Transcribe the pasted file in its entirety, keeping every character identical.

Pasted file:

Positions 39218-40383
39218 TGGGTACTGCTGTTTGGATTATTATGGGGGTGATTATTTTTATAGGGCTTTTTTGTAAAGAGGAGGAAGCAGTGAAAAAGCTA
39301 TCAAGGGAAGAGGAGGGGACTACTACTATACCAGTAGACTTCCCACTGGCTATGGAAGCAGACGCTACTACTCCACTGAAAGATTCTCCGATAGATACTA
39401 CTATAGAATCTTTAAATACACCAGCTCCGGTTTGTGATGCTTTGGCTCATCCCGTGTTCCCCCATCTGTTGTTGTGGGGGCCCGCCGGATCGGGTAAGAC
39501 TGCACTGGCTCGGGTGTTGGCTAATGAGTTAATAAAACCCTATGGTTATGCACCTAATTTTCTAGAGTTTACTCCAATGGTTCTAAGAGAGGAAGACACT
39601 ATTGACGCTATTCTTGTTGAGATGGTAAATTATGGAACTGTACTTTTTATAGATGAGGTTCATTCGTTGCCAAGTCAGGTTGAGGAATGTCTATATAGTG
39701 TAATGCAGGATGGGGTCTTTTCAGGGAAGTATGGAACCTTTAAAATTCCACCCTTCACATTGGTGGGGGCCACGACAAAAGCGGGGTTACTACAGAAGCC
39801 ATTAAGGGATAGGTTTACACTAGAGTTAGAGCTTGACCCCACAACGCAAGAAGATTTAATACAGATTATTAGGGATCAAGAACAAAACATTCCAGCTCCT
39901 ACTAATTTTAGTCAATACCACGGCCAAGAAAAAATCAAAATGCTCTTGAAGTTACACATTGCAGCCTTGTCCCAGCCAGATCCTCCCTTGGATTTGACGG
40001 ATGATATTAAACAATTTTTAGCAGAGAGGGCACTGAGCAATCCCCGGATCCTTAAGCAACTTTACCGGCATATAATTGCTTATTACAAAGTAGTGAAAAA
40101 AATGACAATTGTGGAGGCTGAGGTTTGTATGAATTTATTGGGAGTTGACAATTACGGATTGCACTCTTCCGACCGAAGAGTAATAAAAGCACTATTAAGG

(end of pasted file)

Positions 39218-40383
39218 TGGGTACTGCTGTTTGGATTATTATGGGGGTGATTATTTTTATAGGGCTTTTTTGTAAAGAGGAGGAAGCAGTGAAAAAGCTA
39301 TCAAGGGAAGAGGAGGGGACTACTACTATACCAGTAGACTTCCCACTGGCTATGGAAGCAGACGCTACTACTCCACTGAAAGATTCTCCGATAGATACTA
39401 CTATAGAATCTTTAAATACACCAGCTCCGGTTTGTGATGCTTTGGCTCATCCCGTGTTCCCCCATCTGTTGTTGTGGGGGCCCGCCGGATCGGGTAAGAC
39501 TGCACTGGCTCGGGTGTTGGCTAATGAGTTAATAAAACCCTATGGTTATGCACCTAATTTTCTAGAGTTTACTCCAATGGTTCTAAGAGAGGAAGACACT
39601 ATTGACGCTATTCTTGTTGAGATGGTAAATTATGGAACTGTACTTTTTATAGATGAGGTTCATTCGTTGCCAAGTCAGGTTGAGGAATGTCTATATAGTG
39701 TAATGCAGGATGGGGTCTTTTCAGGGAAGTATGGAACCTTTAAAATTCCACCCTTCACATTGGTGGGGGCCACGACAAAAGCGGGGTTACTACAGAAGCC
39801 ATTAAGGGATAGGTTTACACTAGAGTTAGAGCTTGACCCCACAACGCAAGAAGATTTAATACAGATTATTAGGGATCAAGAACAAAACATTCCAGCTCCT
39901 ACTAATTTTAGTCAATACCACGGCCAAGAAAAAATCAAAATGCTCTTGAAGTTACACATTGCAGCCTTGTCCCAGCCAGATCCTCCCTTGGATTTGACGG
40001 ATGATATTAAACAATTTTTAGCAGAGAGGGCACTGAGCAATCCCCGGATCCTTAAGCAACTTTACCGGCATATAATTGCTTATTACAAAGTAGTGAAAAA
40101 AATGACAATTGTGGAGGCTGAGGTTTGTATGAATTTATTGGGAGTTGACAATTACGGATTGCACTCTTCCGACCGAAGAGTAATAAAAGCACTATTAAGG